✅ 3. Remarketing (don’t let potential customers fade away!)

We’ll keep it going with the ads theme, but remarketing ads are a bit different than what we’ve covered thus far.

As the name suggests, we want to re-recruit potential customers that previously showed interest in our products but left the shop empty-handed for whatever reason.

In other words, you encourage users to revisit your store reminding them of the products they were interested in by means of paid ads.

Want to learn more?

Here are a few more examples of remarketing strategies you may find useful.

✅ 4. Affiliate marketing (+ references)

Affiliate marketing allows you to sell your products through other websites or professionals (here we enter the domain of influencer marketing) typically related to your sector.

The setup is rather simple: they advertise your products and get a commission on every sale they generate.

➡️ Referral programs

In this case, it’s references we’re talking about (without commissions of any sort).

The old “recommend us to a friend” and the like. Clients are typically offered a reward in the form of discounts, points, or even free products.

✅ 5. Email marketing (useful for more than just sending discounts)

Email marketing is a very powerful tool when it comes to increasing sales.

Once potential clients give you their email address, you no longer rely on remarketing or SEO to lure them back to your store since you can also reach them by email.

Besides, this allows you to:

  • Instill more confidence: by showing successful examples or how your products work.
  • Foster loyalty among your audience: by sending them useful information.
  • Boost your brand: by explaining your values, telling your story, showcasing your staff… (there are gazillions of options).

Plus, if you add powerful tools such as autoresponders or conversion funnels, the potential of this strategy as a means to increase sales goes through the roof.

Never done email marketing and don’t know where to start?

Check out this post on optimizing your email marketing strategy.

✅ 6. Social media (your shop window)

Social networking sites aren’t just the perfect place to build a community, enhance engagement, and foster loyalty. They’re also the perfect place to display your products and generate sales.

But don’t neglect your content – that’s the key to social media marketing.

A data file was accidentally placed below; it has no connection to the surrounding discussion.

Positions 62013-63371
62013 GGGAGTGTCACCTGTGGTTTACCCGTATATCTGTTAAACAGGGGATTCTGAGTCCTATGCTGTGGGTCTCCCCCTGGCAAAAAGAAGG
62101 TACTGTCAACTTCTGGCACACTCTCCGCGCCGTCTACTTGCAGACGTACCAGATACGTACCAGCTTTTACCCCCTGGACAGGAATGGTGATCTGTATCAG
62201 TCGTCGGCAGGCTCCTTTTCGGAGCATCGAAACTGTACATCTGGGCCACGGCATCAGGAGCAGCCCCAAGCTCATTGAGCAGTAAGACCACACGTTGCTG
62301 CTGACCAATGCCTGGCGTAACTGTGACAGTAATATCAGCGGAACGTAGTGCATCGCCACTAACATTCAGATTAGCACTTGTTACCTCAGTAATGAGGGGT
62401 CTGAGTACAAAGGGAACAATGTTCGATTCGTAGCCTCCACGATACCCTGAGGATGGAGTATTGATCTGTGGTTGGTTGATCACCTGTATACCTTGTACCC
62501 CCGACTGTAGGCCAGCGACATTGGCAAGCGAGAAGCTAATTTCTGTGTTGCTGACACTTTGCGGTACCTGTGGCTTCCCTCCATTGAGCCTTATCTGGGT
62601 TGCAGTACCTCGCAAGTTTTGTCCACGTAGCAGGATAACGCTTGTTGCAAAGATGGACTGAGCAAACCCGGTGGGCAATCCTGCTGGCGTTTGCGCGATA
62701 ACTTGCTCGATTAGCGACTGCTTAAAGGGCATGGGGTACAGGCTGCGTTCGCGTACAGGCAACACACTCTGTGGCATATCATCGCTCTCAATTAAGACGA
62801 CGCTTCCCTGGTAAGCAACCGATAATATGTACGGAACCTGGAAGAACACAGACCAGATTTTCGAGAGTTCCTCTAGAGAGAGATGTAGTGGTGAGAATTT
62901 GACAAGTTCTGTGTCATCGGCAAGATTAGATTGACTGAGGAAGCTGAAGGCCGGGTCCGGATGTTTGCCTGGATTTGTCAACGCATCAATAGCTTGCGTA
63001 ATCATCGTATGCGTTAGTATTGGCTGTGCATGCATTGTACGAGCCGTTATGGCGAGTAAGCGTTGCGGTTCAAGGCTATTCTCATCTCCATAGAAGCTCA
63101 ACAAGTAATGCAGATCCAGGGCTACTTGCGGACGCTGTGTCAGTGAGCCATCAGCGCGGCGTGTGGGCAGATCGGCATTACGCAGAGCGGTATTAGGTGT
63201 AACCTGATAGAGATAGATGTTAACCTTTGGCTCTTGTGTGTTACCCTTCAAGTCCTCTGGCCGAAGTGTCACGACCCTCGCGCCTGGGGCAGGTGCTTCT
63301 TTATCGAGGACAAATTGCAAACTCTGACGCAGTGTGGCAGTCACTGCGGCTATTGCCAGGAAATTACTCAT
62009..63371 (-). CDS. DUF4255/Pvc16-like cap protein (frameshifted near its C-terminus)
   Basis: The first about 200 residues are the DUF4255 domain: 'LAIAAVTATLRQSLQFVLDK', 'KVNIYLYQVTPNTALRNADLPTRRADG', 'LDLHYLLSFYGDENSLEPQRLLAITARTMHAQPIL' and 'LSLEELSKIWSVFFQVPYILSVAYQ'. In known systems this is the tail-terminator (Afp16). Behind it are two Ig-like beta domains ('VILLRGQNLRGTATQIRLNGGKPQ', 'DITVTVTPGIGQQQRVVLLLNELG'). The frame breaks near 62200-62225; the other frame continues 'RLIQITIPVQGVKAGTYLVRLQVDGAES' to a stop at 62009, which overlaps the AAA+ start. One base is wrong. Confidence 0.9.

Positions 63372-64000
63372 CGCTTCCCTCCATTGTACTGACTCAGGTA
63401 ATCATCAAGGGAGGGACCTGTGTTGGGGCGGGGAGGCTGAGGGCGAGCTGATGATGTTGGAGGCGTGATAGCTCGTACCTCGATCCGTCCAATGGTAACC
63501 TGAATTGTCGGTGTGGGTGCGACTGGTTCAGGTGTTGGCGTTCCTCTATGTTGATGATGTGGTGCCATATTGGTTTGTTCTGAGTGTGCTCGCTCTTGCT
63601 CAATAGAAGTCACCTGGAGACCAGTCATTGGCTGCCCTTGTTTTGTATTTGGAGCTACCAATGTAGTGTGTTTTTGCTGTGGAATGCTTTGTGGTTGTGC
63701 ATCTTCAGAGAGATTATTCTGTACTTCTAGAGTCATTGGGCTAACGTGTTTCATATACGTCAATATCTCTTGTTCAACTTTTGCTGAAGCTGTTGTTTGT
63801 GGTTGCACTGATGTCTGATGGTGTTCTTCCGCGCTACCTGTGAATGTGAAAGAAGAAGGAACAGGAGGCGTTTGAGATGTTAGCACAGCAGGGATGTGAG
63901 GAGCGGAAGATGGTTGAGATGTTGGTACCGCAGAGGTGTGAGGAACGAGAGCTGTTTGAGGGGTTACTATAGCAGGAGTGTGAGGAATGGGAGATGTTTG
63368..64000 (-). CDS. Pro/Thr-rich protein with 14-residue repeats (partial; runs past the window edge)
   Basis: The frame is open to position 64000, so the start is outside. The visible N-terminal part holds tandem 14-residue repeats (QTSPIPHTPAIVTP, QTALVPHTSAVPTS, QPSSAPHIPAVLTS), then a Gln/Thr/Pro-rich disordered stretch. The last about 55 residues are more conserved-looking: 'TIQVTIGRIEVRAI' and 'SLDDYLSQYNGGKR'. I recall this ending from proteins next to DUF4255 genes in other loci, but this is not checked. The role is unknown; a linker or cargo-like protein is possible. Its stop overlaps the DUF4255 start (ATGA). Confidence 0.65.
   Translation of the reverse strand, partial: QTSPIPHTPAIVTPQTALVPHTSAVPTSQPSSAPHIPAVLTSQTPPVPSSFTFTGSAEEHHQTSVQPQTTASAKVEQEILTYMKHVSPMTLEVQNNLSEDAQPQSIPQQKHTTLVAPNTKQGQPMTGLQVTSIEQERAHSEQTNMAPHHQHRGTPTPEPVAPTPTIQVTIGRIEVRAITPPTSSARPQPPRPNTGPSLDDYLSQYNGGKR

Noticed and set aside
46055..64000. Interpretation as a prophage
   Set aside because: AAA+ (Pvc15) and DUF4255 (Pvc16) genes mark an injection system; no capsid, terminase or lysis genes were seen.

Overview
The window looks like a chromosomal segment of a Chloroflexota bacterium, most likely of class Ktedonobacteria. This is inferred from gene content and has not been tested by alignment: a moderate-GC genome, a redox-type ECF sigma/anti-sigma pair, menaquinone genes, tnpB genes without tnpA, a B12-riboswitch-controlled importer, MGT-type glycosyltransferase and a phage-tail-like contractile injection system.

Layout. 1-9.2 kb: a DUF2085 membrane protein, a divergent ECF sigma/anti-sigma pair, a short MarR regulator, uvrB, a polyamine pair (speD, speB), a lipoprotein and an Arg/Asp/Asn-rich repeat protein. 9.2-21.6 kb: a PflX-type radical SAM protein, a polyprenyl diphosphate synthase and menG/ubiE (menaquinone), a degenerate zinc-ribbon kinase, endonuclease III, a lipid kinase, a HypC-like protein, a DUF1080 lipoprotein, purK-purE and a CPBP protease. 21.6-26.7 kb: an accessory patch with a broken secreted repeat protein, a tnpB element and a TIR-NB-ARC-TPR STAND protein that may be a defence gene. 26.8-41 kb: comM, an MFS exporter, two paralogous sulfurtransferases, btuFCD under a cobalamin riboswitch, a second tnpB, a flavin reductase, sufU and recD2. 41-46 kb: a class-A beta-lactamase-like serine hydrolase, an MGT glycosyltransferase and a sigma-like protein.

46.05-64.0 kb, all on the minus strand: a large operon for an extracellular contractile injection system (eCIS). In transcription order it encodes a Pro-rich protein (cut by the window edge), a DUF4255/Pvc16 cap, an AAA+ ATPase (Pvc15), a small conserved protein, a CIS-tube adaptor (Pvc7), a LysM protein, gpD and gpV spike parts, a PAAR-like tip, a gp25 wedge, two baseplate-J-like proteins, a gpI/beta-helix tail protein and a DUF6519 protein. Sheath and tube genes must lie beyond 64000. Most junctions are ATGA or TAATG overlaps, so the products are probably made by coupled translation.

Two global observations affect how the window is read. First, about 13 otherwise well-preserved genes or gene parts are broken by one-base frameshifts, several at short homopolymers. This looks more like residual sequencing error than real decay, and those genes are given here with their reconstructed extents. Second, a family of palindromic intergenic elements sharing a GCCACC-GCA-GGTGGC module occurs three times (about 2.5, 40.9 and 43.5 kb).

For this, we advise you to apply the 80/20 rule – 80% of your content should provide value and the remaining 20% should be sales-oriented.

✅ 7. Chat & phone calls

Customer service channels are essential to get more sales. Sometimes, customers are very interested in a product but there’s a little something stopping them from buying.

In these cases, a chat tool is the perfect way to address their doubts and answer any sales objections they may have. In most cases, this is the last push clients need to go through with a purchase.

Similarly, offering users a phone number they can call is a very useful way to close sales. Talking to potential customers instills confidence in them and proves quite effective when selling expensive products or those that require long or complex explanations (and when the purchase decision needs some reasoning).

✅ 8. Marketplaces (online shopping malls)

Marketplaces are platforms where different stores can showcase and sell their products.

Amazon and eBay are the best examples of this.

Here are some of the advantages of using marketplaces as acquisition channels:

  • They generate more traffic, so you have more chances to sell your products.
  • They facilitate technical tasks by providing you with a place to show your catalog.
  • They help you establish yourself as an authority and instill confidence in your clients.

There are also some downsides, however: you have to pay a commission for every sale, you’re likely to deal with some pricing wars with the competition, and you don’t have access to your customers’ details (since they belong to the marketplace).

If you’re interested in working with marketplaces, we recommend reading these posts first:

👉 What’s your favorite customer channel acquisition?

Seems like you can’t go wrong… right?

But now you must be wondering which of them would be best for you.

The truth is, there aren’t good or bad channels, per se. There are only more or less profitable ones.

And that’s why it’s crucial that you measure the ROI from each of them and then work to optimize your investment. Once you do that, you can try branching out to a different one.

As with all marketing-related issues, it all comes down to measuring and tweaking time and time again… rinse and repeat. 😉